Paulie's still the same ornery drunk, but Rocky Jr. now works in the white-collar world and has little time for his father, who remains a much-recognized celebrity on the streets of Philadelphia.


Other links to Rocky's past include Spider Rico (real-life former boxer Pedro Lovell), the "has-been" Rocky beat in the ring at the beginning of Rocky 1, who's now a down-and-out retired boxer the salt-of-the-earth Rocky always lets eat for free at Adrian's.  And he also reconnects with Marie, the little girl hanging out on the street corner that Rocky walked home in the first one only to have her call him a "Creep-o."  Marie (Geraldine Hughes) is also down on her luck, and along with Spider Rico, represents how Rocky might have ended up if he didn't get his a million to one shot back in '76.


Being the kind-hearted soul that he is, Rocky befriends Marie, and tries to help her and her biracial teen-age son (James Francis Kelly III).  Marie also represents the possibility of a second love for Rocky that might help ease the pain of Adrian's passing.  The relationship between Rocky and Marie is the strongest part of the movie, and you come away wishing more time were devoted to it.


One of the main problems with Rocky Balboa is that it scatters itself in too many different directions by introducing too many characters, most of whom end up getting the short shrift.  We certainly should see more of Rocky's relationship with Marie's teen-age son, and Tony Burton, who returns once again as Apollo Creed's former trainer who came over with Apollo to Rocky's side in III, isn't given any personal moments in the latest.


The early scenes of Rocky Balboa are surprisingly good, but the film really goes on automatic pilot once the training beings for the obligatory Big Fight -- this one has the now 50-something Rocky accepting the challenge to fight the current, much-younger heavyweight champ, Mason "The Line" Dixon (real-life former boxing champion Antonio Tarver), after a computerized "what if" fight has Rocky winning.  Once again Rocky will need to reclaim his self-respect by stepping back into the ring as an enormous underdog in a 10-round "exhibition" bout with the cocky Dixon.  Nobody gives Rocky a chance.  Will "The Italian Stallion" find enough courage within himself to go the distance one last time?  Does any of this sound familiar?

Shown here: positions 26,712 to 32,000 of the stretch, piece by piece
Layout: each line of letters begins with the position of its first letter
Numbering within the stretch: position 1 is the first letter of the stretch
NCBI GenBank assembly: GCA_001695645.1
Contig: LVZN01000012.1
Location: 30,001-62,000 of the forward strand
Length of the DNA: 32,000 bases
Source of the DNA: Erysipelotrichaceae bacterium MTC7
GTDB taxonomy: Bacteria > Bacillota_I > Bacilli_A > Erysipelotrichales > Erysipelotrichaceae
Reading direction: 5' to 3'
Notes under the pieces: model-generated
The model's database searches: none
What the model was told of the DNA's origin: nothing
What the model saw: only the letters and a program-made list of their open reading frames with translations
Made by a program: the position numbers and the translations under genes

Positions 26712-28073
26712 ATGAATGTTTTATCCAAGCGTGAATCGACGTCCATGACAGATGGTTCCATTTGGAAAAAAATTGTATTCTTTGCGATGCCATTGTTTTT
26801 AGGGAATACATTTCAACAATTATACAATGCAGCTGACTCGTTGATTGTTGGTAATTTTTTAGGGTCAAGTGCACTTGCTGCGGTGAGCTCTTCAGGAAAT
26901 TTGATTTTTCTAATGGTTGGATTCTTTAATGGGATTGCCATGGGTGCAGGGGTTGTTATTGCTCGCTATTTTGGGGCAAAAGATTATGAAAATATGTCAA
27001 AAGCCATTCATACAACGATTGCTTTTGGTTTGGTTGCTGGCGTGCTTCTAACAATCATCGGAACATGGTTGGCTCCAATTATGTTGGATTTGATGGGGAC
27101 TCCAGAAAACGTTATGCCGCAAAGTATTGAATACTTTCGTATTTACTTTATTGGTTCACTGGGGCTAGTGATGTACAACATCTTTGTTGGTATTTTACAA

Rocky Balboa is every bit as average as III, IV and V, and often plays like a highlight reel of elements from the previous films.  There's the training montage set to Bill Conti's famous music, Rocky running up the steps of the museum and the expected lectures about self-respect and not being a loser.  But what was wonderful in 1976 is now about as fresh as a 30-year-old loaf of bread, and the sixth one again misses the humor that separated the first two from the rest.  Nevertheless, despite much of it being a by-the-numbers rehash, VI builds up a considerable amount of good will since enough time has passed since the last one to make the new one feel like a reunion with old friends.


Next month Stallone is scheduled to start filming Rambo IV, another belated sequel with Stallone starring and directing as his second most famous character.  The Rambo character is a more natural candidate for sequels than Rocky because Rambo is more of a "continuing adventures of" type of character.  Like a James Bond or an Indiana Jones, it's easier to put that type of action hero in exciting new situations than it is a Rocky.  After all, how many times can Rocky be cast as the underdog in the Big Fight before he eventually becomes the favorite?


If there's as much nostalgia towards the character as Stallone hopes, and Rocky Balboa becomes a big hit, it might give Hollywood the excuse to make other belated sequels with aging stars.  Why not Clint Eastwood in Dirtier Harry; Burt Reynolds in Smokey and the Bandit: The Golden Years and Cannonball Run 3; Eddie Murphy and Nick Nolte in Yet Another 48 HRS.; John Travolta in Saturday Night Fever III: Dancing the Pounds Away; Jack Nicholson in The Shining II: Jack's Back and He's Not Happy; and James Caan and Alan Arkin in Freebie and the Bean II?